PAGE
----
classification
Title: Pydoc to list data descriptors in _fields order if it exists
Type: enhancement Stage: resolved
Components: Library (Lib) Versions: Python 3.6
process
Status: closed Resolution: fixed
Dependencies: Superseder:
Assigned To: rhettinger Nosy List: python-dev, r.david.murray, rhettinger, yselivanov
Priority: normal Keywords: patch

Created on 2015-08-17 05:33 by rhettinger, last changed 2015-08-19 05:26 by rhettinger. This issue is now closed.

Files
File name Uploaded Description Edit
pydoc.diff rhettinger, 2015-08-17 06:27 Rough draft patch review
pydoc2.diff rhettinger, 2015-08-18 18:28 Updated patch with tests review
Messages (7)
msg248714 - (view) Author: Raymond Hettinger (rhettinger) * (Python committer) Date: 2015-08-17 05:33
Currently, help() lists out data descriptors in alphabetical order.  This is fine in the general case, however if the fields are parts of a named tuple, it is more sensible to list them in the order found in the tuple.

The presence of a named tuple can be detected by the presence of a _fields attribute that is a list of strings.  That strings can be used as a primary sort key before an alphabetical sort of anything not listed in _fields.

>>> Person = namedtuple('Person', ['nickname', 'firstname', 'age'])
>>> help(Person)
Help on class Person in module __main__:

class Person(builtins.tuple)
 |  Person(nickname, firstname, age)
 |  
 ...
 |  
 |  ----------------------------------------------------------------------
 |  Static methods defined here:
 |  
 |  __new__(_cls, nickname, firstname, age)
 |      Create new instance of Person(nickname, firstname, age)
 |  
 |  ----------------------------------------------------------------------
 |  Data descriptors defined here:
 |  
 |  __dict__
 |      A new OrderedDict mapping field names to their values
 |  
 |  age
 |      Alias for field number 2
 |  
 |  firstname
 |      Alias for field number 1
 |  
 |  nickname
 |      Alias for field number 0
 |  
 |  ----------------------------------------------------------------------
 |  Data and other attributes defined here:
 |  
 |  _fields = ('nickname', 'firstname', 'age')
 |  
 ...

The data descriptors should list nickname, then firstname, then age to match the tuple order in _fields.
msg248718 - (view) Author: Raymond Hettinger (rhettinger) * (Python committer) Date: 2015-08-17 06:44
With the attached patch, the new output is:

 |  ----------------------------------------------------------------------
 |  Data descriptors defined here:
 |  
 |  nickname
 |      Alias for field number 0
 |   
 |  firstname
 |      Alias for field number 1 
 | 
 |  age
 |      Alias for field number 2
 | 
 |  __dict__
 |      A new OrderedDict mapping field names to their values
msg248745 - (view) Author: Yury Selivanov (yselivanov) * (Python committer) Date: 2015-08-17 18:44
Can this be enabled only for namedtuples?  Otherwise this might be a backwards incompatible change, for example:

  class Foo:
    '''spam'''
    _fields = None
msg248751 - (view) Author: Raymond Hettinger (rhettinger) * (Python committer) Date: 2015-08-18 01:59
Named tuples are not a type, they are a protocol.  Guido has agreed that checking for _fields is an acceptable and preferred way of finding out whether something is a namedtuple.    I can add a check to at least check the value of _fields is an iterable of strings.  If it still aliases with some random use of _fields, the only consequence is that the matching field names will appear in a different order.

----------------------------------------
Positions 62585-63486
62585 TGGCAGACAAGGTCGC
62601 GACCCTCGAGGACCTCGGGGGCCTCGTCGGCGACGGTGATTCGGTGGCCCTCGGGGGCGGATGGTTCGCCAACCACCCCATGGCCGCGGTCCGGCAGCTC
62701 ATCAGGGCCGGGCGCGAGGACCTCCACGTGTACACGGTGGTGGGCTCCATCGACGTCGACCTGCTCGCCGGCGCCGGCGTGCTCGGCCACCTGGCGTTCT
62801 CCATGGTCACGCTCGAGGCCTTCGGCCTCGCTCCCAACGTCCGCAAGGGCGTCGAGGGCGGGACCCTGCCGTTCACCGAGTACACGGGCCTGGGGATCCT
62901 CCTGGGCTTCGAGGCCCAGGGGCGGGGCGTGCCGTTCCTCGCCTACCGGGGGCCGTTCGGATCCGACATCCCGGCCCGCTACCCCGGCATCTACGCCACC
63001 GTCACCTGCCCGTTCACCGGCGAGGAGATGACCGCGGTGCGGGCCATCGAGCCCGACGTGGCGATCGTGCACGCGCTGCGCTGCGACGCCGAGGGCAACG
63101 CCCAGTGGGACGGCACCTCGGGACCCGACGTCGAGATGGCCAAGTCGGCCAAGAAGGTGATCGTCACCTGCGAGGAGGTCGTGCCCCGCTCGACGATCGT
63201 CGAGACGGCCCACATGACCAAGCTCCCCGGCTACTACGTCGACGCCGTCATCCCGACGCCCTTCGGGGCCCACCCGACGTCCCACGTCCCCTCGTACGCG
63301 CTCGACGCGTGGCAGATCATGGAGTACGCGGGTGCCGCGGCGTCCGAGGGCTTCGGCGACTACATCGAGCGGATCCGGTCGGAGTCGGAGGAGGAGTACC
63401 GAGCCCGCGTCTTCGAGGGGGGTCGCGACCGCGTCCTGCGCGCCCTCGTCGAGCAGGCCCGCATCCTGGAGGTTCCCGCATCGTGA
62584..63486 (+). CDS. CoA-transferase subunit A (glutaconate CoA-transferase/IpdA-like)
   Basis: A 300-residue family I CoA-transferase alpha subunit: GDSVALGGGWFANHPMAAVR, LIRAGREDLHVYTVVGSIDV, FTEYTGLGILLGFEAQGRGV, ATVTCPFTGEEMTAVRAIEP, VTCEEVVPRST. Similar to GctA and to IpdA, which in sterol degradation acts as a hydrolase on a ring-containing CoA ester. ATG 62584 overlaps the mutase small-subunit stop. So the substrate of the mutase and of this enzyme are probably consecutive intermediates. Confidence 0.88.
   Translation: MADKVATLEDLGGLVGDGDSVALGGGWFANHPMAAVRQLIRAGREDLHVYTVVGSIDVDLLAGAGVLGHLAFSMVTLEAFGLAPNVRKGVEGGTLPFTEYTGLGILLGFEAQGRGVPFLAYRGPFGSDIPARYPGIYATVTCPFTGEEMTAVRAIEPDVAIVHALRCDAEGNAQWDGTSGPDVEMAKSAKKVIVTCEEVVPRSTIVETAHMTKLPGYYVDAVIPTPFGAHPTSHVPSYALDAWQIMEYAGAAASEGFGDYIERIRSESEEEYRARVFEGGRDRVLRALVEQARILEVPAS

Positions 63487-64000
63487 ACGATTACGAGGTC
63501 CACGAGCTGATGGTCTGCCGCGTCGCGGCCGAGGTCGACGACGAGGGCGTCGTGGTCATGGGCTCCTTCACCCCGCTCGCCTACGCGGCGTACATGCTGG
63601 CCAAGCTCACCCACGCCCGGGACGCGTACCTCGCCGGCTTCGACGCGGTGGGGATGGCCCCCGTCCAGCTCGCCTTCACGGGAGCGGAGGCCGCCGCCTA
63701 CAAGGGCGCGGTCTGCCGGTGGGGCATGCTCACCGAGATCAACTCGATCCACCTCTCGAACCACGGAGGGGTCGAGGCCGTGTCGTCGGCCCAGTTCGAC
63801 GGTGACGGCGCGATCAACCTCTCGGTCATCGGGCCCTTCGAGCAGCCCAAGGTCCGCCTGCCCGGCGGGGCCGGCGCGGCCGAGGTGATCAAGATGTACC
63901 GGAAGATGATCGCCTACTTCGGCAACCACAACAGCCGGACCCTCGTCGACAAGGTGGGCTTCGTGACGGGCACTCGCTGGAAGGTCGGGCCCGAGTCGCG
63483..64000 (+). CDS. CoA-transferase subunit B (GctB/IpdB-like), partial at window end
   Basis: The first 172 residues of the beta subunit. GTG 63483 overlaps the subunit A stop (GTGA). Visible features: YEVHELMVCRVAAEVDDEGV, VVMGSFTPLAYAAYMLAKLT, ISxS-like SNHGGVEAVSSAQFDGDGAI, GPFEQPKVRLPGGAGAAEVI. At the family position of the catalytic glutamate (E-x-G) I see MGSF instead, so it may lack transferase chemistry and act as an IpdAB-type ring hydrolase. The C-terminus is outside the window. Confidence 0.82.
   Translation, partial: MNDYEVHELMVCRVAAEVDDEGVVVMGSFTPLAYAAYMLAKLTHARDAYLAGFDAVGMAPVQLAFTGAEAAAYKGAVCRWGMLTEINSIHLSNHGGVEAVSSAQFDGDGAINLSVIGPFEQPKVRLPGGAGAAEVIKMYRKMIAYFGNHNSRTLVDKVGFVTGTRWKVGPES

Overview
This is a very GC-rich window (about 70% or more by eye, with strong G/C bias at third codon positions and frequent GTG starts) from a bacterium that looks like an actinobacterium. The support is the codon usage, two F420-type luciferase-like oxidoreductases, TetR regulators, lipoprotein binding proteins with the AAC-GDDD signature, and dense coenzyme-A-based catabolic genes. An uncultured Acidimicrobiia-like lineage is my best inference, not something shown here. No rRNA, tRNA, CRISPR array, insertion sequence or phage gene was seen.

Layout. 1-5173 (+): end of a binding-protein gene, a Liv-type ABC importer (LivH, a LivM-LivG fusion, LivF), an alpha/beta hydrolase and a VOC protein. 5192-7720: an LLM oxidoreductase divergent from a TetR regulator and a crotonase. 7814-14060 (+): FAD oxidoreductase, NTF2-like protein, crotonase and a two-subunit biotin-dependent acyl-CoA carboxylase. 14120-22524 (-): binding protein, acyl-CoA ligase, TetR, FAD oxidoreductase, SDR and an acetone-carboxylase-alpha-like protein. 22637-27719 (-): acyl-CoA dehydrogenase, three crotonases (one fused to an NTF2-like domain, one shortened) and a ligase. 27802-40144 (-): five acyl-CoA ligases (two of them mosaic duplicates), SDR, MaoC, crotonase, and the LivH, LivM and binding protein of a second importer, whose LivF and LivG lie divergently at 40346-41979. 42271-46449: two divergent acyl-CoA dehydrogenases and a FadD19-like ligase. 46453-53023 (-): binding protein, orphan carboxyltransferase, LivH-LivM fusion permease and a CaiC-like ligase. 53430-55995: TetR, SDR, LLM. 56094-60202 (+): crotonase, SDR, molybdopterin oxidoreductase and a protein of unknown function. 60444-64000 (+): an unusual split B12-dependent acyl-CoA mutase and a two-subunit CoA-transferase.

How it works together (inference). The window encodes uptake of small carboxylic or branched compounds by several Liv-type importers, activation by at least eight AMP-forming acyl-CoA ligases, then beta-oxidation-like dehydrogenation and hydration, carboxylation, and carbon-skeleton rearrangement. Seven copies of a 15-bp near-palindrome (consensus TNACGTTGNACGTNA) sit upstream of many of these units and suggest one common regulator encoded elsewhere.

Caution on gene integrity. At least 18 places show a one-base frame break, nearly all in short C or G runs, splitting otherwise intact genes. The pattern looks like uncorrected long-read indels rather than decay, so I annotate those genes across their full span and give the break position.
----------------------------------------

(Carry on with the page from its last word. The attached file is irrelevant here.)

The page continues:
msg248756 - (view) Author: Yury Selivanov (yselivanov) * (Python committer) Date: 2015-08-18 03:29
> Named tuples are not a type, they are a protocol.  Guido has agreed that checking for _fields is an acceptable and preferred way of finding out whether something is a namedtuple.

They are, but for protocols we usually use dunder names.  "_fields" is a common enough attribute name for all kinds of objects, not necessarily namedtuples.

Can we at least check if the class is a tuple subclass and then use its '_fields' for sorting?

> I can add a check to at least check the value of _fields is an iterable of strings.  If it still aliases with some random use of _fields, the only consequence is that the matching field names will appear in a different order.

+1 for checking if it's an iterable of strings.
msg248772 - (view) Author: R. David Murray (r.david.murray) * (Python committer) Date: 2015-08-18 13:40
No, protocols and duck typing do not always use dunder names.  In fact checking for dunder names explicitly is probably the less common of the two cases.  (We are talking about "protocol" here in a generic sense, not the restricted set of those that include dunder methods.)
msg248817 - (view) Author: Roundup Robot (python-dev) Date: 2015-08-19 05:25
New changeset f5c40ab9e233 by Raymond Hettinger in branch 'default':
Issue #24879:  Teach pydoc to display named tuple fields in the order they were defined.
https://hg.python.org/cpython/rev/f5c40ab9e233
History
Date User Action Args
2015-08-19 05:26:24rhettingersetstatus: open -> closed
resolution: fixed
stage: patch review -> resolved
2015-08-19 05:25:31python-devsetnosy: + python-dev
messages: + msg248817
2015-08-18 18:28:29rhettingersetfiles: + pydoc2.diff
2015-08-18 13:40:55r.david.murraysetnosy: + r.david.murray
messages: + msg248772
2015-08-18 03:29:41yselivanovsetmessages: + msg248756
2015-08-18 01:59:54rhettingersetmessages: + msg248751
2015-08-17 18:44:38yselivanovsetnosy: + yselivanov
messages: + msg248745
2015-08-17 06:44:39rhettingersetmessages: + msg248718
2015-08-17 06:28:06rhettingersetassignee: rhettinger
stage: patch review
2015-08-17 06:27:50rhettingersetfiles: + pydoc.diff
keywords: + patch
2015-08-17 05:33:10rhettingercreate